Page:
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Employee Retirement Income Security Act


The Employee Retirement Income Security Act of 1974 (ERISA) was designed to protect employees from private employers who might mismanage employee benefits plans. Among the items covered in ERISA laws are health benefits, pension plans, and employee stock ownership plans. In cases where ERISA protections are violated, employees can file a lawsuit to hold those responsible accountable for their actions and receive compensation for their losses.

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ERISA Laws

ERISA laws are federally enacted laws that set out the requirements for private employers who offer benefits to their employees. Such benefits frequently include health plans, pension plans, or employee stock ownership plans. Just because an employer offers these plans, however, does not mean the employer is free to run the plans how he or she sees fit.

Under ERISA laws, the fiduciaries responsible for overseeing benefits plans must act in the best interests of the plan, must provide plan participants with complete information about the plan—including how the plan operates, how benefits are calculated, and how benefits are paid—and must provide a process through which employees can appeal or grieve denials of their applications for benefits.

Among those who may be considered plan fiduciaries are trustees, administrators, employers, and anyone who sits on the investment committee. In addition to running the plan in the best interests of participants and beneficiaries, fiduciaries must avoid conflicts of interest when they run the plan.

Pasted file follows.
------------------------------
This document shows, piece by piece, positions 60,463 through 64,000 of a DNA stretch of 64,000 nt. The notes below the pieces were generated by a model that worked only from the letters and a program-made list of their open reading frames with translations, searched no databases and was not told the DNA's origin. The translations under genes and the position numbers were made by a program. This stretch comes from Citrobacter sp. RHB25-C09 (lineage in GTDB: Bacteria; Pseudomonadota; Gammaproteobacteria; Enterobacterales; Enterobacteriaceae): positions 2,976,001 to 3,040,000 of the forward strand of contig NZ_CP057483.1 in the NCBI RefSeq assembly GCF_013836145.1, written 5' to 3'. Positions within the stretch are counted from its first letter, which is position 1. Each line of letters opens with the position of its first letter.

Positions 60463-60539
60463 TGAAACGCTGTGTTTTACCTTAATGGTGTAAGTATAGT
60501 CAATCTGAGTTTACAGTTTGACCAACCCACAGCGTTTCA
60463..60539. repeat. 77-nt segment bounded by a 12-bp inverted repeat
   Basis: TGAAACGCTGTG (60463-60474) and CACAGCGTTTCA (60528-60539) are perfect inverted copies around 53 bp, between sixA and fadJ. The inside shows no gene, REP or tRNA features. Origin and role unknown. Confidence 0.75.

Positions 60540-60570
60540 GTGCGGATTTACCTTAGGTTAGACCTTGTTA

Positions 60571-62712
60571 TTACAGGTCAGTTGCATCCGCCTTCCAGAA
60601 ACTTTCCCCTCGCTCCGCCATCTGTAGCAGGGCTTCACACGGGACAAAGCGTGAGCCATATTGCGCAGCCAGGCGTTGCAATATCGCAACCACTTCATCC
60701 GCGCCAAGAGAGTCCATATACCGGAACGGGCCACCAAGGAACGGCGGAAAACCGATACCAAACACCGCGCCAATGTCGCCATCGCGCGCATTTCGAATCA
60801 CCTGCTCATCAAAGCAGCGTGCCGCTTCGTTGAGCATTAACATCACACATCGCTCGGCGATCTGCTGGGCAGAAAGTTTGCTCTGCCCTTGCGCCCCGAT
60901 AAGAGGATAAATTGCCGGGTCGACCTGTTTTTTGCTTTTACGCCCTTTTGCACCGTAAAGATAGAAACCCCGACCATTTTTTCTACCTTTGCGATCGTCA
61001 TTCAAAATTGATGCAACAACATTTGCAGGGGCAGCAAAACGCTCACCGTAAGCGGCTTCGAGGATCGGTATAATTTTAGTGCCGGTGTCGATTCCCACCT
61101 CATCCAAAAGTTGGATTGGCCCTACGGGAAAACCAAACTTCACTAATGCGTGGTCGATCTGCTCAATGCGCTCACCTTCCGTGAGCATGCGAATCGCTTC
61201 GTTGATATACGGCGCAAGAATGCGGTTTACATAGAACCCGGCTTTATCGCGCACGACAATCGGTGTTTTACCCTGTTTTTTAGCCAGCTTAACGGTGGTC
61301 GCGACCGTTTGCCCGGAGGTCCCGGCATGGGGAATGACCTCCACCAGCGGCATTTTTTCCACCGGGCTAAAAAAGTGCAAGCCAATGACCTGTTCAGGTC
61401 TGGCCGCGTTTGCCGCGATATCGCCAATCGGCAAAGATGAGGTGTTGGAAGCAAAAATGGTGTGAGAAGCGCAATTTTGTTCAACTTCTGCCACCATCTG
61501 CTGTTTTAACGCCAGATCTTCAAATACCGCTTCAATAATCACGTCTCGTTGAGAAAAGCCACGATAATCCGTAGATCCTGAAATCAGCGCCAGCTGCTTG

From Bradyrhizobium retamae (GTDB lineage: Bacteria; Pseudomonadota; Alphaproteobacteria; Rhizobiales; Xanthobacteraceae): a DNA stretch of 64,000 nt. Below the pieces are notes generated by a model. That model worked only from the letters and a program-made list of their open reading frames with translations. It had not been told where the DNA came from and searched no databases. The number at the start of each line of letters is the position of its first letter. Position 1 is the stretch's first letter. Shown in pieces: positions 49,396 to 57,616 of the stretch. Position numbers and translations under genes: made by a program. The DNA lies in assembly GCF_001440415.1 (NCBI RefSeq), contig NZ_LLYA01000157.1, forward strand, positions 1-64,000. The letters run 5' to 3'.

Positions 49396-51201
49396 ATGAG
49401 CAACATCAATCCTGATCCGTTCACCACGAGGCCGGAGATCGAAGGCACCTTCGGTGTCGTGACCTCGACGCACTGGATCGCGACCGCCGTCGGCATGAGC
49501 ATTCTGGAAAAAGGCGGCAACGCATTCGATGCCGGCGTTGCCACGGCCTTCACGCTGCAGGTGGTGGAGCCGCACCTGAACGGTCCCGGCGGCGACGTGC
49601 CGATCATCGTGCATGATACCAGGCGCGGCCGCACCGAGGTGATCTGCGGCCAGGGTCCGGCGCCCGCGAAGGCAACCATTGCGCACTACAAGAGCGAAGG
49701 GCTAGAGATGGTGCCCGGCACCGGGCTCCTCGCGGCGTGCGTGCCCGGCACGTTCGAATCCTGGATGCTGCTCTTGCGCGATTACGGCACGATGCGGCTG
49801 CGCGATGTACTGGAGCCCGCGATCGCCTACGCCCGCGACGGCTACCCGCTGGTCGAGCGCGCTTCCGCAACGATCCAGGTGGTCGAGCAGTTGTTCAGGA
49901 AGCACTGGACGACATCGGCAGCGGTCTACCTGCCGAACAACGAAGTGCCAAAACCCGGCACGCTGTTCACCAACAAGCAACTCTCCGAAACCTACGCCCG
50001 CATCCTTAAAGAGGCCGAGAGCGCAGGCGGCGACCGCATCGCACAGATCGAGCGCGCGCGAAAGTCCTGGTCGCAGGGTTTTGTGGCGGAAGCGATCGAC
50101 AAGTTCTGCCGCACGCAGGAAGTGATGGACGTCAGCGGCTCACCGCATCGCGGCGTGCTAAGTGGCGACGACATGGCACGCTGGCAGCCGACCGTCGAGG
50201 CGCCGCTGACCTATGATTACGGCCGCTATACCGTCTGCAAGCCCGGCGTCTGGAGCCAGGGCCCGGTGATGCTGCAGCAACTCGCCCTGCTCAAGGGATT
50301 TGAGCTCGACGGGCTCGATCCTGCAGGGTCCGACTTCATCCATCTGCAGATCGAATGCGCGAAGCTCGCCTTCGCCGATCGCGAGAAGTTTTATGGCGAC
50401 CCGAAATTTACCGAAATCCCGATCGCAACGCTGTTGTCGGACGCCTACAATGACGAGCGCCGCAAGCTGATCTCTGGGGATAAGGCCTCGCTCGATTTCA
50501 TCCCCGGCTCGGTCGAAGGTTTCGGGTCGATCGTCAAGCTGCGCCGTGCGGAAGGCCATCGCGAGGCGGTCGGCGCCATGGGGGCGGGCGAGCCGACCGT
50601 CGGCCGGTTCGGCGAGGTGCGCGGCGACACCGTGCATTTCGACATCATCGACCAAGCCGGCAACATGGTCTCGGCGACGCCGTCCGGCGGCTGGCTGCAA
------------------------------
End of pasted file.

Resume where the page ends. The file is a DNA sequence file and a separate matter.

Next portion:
Before employees are eligible to file a lawsuit under ERISA, they must exhaust the appeals process and must meet strict ERISA filing deadlines.
 

Health Benefit Plans

Group health benefits plans are frequently offered by employers as a benefit for employees. The plans ensure participants and their dependents have access to medical care either by providing that care directly, by providing insurance coverage for medical care, by reimbursing participants for expenses, or through other means.

If a group health insurance benefits plan has been mismanaged, employees may be able to file a lawsuit against the plan fiduciary, to ensure they have access to the medical care, insurance, or funding as set out in the plan agreement.

Meanwhile, if access to insurance benefits have been unreasonably denied by an insurance company, plan participants may be eligible to file a lawsuit under ERISA to have their insurance denial reversed. Before they can do so, however, they must first follow the insurance company's appeals process.
 

Pension Plans

ERISA also sets out guidelines for managing retirement plans—including defined benefits plans, defined contribution plans, simplified employee retirement plans, and 401(k) plans. Employers must manage the plan in the manner agreed upon in the plan agreement or summary plan description and must provide certain advance notice to employees.

If fiduciaries mismanage funds or otherwise acted improperly in carrying out their duties, they may be held personally liable for any losses experienced by the plan as a result of their actions. This might include reimbursing missing contributions, including lost earnings or interest.
 

Employee Stock Ownership Plans (ESOP)

Employee Stock Ownership Plans (ESOP) are employee benefit plans in which assets are mainly invested in the employer's stock, giving employees an ownership interest in their employer. Employers are required to provide a summary plan description that explains the rules for how the ESOP is managed, when they can access benefits, and how they can appeal ESOP operations. Fiduciaries can get into trouble, however, if a plan's assets remain invested in the company when it is no longer prudent to do so, or if the fees associated with the plan's investment are higher than they should reasonably be.